|| ||Alan Schmitt <alan.schmitt-AT-polytechnique.org>|
|| ||Attn: Development Editor, Latest Caml Weekly News|
|| ||Tue, 24 Mar 2009 09:56:07 +0000|
|| ||cwn <cwn-AT-lists.idyll.org>|
|| ||Article, Thread
Here is the latest Caml Weekly News, for the week of March 17 to 24,
1) XML output
2) ocaml-http is looking for a new maintainer
3) Google summer of Code proposal
1) XML output
** Rémi Dewitte asked and Gerd Stolpmann answered:
> I have used pxp to parse xml and I am happy with it. I'd like now to
> produce xml and wonder what are the options to do so (possibly the
Maybe not the simplest: Use the PXP preprocessor to create the output
tree, and print the tree:
> I think I am going to start with the Printf module. I wonder how well
> it handles utf8 for example.
UTF-8 are just bytes for printf.
> And I'll have to write a kind of xml_encode function. I am pretty
> it has already be done somewhere !
let xml_encode =
That would assume the input is UTF-8 encoded, and the output is
ASCII-encoded. You can control which ASCII characters get the special
XML representation &...; with the unsafe_chars optional argument.
Docs are at
** Sylvain Le Gall also replied:
Maybe it is a bit overkilling, but there is also ocamlduce.
(dev for ocaml 3.11:)
OCamlduce can also be used with Eliom/OCsigen.
AFAIK, using ocamlduce can help you to type check your output tree
directly within OCaml compiler...
** Matthieu Wipliez also replied:
Yet another solution is Xmlm by Daniel Bünzli.
This is probably the easiest and lightweight solution: Xmlm comes as a
module and its interface, and it's BSD so you can just copy/paste it
** Michael Ekstrand then added:
I second the xmlm suggestion. Polling event-based parsing is very slick
and maps well into the functional paradigm, and its XML writing support
(generating a stream of events identical to those you read) makes
generation quite intuitive and reliable.
2) ocaml-http is looking for a new maintainer
** Stefano Zacchiroli announced:
Hi all, ocaml-http  is looking for a new maintainer.
More details have been written on my blog .
If you are interested in taking over the maintenance, please mail me
3) Google summer of Code proposal
** In this long thread full of technical posts, Andrey Riabushenko
said and Xavier Leroy replied:
> I would like to develop LLVM frontend to Ocaml language. LLVM does
> in GSoC. LLVM do not mind to developed a ocaml frontend as LLVM
> I want to discuss details with you before I will make an official
> LLVM. [...]
Do authors of ocaml has something to say about the idea?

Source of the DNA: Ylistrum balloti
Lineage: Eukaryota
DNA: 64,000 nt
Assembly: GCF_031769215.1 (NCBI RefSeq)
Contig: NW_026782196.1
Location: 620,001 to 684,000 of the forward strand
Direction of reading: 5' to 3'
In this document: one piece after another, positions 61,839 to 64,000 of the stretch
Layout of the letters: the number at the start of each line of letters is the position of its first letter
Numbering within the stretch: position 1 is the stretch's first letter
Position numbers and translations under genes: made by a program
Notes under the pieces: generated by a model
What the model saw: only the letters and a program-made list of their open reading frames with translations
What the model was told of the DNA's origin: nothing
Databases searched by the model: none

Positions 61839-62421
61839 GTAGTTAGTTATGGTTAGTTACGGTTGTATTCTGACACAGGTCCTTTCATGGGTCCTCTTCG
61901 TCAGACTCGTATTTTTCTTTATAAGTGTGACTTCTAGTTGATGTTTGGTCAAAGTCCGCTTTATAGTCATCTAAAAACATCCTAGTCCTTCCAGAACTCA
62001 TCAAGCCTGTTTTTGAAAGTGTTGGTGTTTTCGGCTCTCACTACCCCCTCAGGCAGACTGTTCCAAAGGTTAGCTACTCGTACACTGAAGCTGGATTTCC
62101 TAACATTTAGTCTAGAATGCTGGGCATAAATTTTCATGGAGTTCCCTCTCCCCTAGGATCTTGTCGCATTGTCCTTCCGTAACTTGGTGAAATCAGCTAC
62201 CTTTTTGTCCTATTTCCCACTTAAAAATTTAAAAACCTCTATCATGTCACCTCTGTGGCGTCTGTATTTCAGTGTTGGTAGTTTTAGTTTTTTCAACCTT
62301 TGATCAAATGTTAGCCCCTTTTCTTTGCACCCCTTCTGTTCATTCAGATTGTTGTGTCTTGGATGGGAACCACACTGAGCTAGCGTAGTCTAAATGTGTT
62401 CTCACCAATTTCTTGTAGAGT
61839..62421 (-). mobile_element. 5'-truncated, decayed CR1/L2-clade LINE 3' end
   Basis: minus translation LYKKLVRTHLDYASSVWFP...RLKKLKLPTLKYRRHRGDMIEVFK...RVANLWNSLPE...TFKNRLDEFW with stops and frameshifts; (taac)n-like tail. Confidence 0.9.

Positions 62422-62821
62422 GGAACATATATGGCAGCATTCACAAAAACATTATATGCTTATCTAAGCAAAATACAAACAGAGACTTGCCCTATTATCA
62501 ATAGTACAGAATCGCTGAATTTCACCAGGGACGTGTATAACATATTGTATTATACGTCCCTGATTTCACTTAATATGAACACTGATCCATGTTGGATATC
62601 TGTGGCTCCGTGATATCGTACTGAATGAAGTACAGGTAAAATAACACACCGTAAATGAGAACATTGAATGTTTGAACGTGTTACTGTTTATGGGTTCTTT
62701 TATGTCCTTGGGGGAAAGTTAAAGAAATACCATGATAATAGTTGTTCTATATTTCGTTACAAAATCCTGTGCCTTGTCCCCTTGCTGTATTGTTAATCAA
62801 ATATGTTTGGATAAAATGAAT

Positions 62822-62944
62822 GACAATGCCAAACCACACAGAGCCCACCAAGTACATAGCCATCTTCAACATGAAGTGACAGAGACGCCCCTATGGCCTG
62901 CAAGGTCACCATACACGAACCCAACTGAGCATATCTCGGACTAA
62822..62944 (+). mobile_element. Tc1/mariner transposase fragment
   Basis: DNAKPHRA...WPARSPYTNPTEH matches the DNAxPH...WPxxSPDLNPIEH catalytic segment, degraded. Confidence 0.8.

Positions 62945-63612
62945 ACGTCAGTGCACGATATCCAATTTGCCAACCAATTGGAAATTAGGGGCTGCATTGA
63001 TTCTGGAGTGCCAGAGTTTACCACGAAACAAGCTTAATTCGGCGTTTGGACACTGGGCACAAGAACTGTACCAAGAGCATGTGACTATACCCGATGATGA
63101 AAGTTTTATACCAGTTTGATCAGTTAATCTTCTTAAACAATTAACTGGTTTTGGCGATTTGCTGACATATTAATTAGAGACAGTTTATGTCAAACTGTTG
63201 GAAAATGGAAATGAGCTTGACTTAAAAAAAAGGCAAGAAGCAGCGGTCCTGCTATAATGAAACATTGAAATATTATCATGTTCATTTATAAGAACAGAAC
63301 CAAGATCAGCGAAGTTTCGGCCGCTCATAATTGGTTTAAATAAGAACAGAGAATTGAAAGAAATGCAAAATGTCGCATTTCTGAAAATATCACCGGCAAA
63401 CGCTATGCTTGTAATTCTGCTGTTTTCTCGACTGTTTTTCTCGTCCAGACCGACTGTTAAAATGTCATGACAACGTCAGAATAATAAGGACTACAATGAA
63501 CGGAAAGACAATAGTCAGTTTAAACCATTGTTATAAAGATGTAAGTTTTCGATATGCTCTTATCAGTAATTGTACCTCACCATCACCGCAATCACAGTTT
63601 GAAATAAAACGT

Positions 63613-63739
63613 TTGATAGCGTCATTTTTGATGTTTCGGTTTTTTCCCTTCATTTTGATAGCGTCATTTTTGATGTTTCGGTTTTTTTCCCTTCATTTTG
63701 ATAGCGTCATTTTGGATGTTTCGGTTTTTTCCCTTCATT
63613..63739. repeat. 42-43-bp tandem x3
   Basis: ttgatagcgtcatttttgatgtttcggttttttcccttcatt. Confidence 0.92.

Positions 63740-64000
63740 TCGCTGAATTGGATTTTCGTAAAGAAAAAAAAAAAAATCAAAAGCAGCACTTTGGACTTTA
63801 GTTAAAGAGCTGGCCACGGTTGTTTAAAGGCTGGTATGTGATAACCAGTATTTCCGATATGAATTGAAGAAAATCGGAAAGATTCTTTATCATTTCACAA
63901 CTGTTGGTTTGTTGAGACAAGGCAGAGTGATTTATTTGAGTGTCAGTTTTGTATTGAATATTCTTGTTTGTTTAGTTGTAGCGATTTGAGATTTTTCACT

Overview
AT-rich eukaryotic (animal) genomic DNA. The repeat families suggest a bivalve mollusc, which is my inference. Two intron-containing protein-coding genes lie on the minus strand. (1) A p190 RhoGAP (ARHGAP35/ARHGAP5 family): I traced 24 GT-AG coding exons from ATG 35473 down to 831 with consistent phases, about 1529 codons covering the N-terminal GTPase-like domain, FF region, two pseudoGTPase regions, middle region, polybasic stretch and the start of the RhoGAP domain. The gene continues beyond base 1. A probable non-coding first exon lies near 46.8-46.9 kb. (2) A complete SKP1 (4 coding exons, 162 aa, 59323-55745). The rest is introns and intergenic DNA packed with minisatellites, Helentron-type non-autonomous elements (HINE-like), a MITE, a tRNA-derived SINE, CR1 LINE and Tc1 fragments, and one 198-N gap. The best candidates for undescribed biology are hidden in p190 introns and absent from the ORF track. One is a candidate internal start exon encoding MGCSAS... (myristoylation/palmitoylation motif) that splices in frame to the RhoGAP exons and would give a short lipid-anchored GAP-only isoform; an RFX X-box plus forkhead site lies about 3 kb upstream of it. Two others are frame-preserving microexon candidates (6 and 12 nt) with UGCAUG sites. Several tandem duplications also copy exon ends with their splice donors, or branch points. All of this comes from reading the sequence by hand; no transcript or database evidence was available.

Da. A number of things, actually.
1- I know of at least 3, maybe 4 other projects that want to do
something with OCaml and LLVM. Clearly, some coordination between
these efforts is needed.
2- If you're applying for funding through a summer of code project,
you need to articulate good reasons why you want to combine OCaml and
LLVM. "Ocaml is cool, LLVM is cool, so OCaml+LLVM would be extra
cool" is not enough. "It will generate PIC-16 code" isn't either.
Run-time code generation could be a good enough reason, but you still
need to weigh the development cost of the LLVM approach against, for
example, hacking the current OCaml code generator so that it emits
machine code in memory instead of assembly code.
3- A language implementation like OCaml breaks down in four big parts:
1- Front-end compiler
2- Back-end compiler and code emitter
3- Run-time system
4- OS interface
Of these four, the back-end is not the biggest part nor the most
complicated part. LLVM gives you part 2, but you still need to
consider the other 3 parts. Saying "I'll do 1, 3 and 4 from scratch",
Harrop-style, means a 5-year project. To get somewhere within a
reasonable amount of time, you really need to reuse large parts of the
existing OCaml code base.
4- From a quick look at LLVM specs, the two aspects that appear most
problematic w.r.t. Caml are exception handling and GC interface.
LLVM seems to implement C++/Java "zero-cost" exceptions, which are
known to be quite costly for Caml. (Been there, done that, in the
early 1990s.) I regret that LLVM does not provide support for
alternate implementations of exceptions, like the C-- intermediate
language of Ramsey et al does:
The big issue, however, is GC interface. There are GC techniques that
need no support from the back-end: stack maps and conservative
collection. Stack maps are very costly in execution time.
Conservative GC like the Boehm-Weiser GC is already much better. But
for full efficiency, back-end support is required. LLVM documents a
minimal interface to produce stack maps and make them available to the
GC at run-time:
The first thing you want to investigate is whether this interface is